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Sociology and etiology blur tellingly in Ian Hacking's exploration of historically transient mental illnesses, such as 'mad traveler's disease.' These are afflictions and entire correspondent ways of being that disappear as social conditions change. This book recounts the dromomania of Albert Dadas, whose serial ambulations took him all over nineteenth-century Europe, often without identification or motivation, as well as the cultures that culminate in his diagnosis. Hacking entertains the idea of a gendered fugue or "bodily expression of male powerlessness" in comparison to female hysteria, yet his broadly historicist program is refreshingly less pell-mell than Foucault, and doesn't make any easy anti-psychiatric overtures.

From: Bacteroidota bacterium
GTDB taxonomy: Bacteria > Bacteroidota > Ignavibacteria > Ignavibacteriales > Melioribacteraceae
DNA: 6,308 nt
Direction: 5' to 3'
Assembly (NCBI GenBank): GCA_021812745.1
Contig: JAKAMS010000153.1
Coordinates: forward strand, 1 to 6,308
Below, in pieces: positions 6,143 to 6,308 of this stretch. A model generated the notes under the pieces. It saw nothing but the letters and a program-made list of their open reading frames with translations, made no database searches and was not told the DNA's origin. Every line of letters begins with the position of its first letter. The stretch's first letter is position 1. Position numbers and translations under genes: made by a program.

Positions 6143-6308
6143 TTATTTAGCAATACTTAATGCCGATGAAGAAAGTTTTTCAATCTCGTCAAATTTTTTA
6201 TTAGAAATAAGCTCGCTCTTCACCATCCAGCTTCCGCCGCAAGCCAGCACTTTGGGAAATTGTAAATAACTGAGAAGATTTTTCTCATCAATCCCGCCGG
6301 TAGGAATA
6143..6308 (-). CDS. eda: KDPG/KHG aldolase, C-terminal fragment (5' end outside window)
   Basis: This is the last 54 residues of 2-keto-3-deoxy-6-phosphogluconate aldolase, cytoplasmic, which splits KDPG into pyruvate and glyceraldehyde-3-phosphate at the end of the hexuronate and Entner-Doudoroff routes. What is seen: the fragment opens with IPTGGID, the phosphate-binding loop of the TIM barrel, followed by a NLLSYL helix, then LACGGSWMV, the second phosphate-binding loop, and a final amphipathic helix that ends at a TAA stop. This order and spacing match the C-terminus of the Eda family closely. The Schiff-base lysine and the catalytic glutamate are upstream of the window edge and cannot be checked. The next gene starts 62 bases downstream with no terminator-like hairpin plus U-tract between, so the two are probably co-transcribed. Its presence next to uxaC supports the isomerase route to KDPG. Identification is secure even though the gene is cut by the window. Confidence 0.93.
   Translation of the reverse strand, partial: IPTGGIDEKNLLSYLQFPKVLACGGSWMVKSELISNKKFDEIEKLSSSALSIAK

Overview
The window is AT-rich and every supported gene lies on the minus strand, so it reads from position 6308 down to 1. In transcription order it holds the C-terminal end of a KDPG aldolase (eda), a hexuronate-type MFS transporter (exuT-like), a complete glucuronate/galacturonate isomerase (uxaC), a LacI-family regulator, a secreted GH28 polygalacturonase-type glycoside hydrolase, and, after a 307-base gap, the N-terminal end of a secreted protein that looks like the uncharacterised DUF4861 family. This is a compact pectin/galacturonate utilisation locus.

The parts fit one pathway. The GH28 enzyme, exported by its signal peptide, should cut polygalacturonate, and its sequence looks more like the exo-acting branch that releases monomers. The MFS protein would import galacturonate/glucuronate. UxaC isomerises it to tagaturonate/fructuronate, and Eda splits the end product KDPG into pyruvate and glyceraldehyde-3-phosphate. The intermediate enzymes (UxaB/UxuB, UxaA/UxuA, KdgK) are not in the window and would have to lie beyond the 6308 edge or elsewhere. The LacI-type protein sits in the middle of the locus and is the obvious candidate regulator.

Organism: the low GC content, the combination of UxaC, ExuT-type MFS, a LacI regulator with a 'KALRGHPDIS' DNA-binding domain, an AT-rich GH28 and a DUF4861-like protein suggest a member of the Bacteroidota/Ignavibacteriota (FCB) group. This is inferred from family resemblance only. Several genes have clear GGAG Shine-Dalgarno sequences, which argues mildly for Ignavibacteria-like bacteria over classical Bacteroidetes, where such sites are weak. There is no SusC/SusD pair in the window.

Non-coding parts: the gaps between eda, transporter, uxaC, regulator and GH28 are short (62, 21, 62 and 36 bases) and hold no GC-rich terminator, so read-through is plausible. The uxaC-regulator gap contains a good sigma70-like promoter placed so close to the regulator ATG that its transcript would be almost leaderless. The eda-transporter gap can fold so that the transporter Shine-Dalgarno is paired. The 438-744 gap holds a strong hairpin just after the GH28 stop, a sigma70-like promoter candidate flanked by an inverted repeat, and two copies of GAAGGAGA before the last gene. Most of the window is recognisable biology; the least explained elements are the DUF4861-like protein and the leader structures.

"It all began one morning last July when we noticed a young man of twenty-six crying in his bed in Dr. Pitres's ward. He had just come from a long journey on foot and was exhausted, but that was not the cause of his tears. He wept because he could not prevent himself from departing on a trip when the need took him; he deserted family, work, and daily life to walk as fast as he could, straight ahead, sometimes doing 70 kilometers a day on foot, until in the end he would be arrested for vagrancy and thrown in prison." - Dr. Philippe Tissie, July 1886. Thus begins the recorded case history of Albert Dadas, a native of France's Bordeaux region and the first diagnosed mad traveller, or fugueur. An occasional employee of a local gas company, Dadas suffered from a strange compulsion that led him to travel obsessively, often without identification, not knowing who he was or why he traveled. He became notorious for his extraordinary expeditions to such far-reaching spots as Algeria, Moscow, and Constantinople. Medical reports of Dadas set off at the time a small epidemic of compulsive mad voyagers, the epicenter of which was Bordeaux but which soon spread throughout France to Italy, Germany, and Russia. Today we are similarly besieged by mental illnesses of the moment, such as chronic fatigue syndrome and attention deficit hyperactivity disorder. The debate rages about which of these conditions are affectations or cultural artifacts and which are "real." In Mad Travellers, Ian Hacking uses the Dadas case to weigh the legitimacy of cultural influences versus physical symptoms in the diagnosis of psychiatric disorders. He argues that psychological symptoms find stable homes at a given place and time, in "ecological niches" where transient illnesses flourish. Using the records of Philippe Tissie, Dadas's physician, Hacking attempts to make sense of this strange epidemic. While telling his fascinating tale, he raises probing questions about the nature of the mental disorders, the cultural repercussions of their diagnosis, and the relevance of this century-old case study for today's overanalysed society.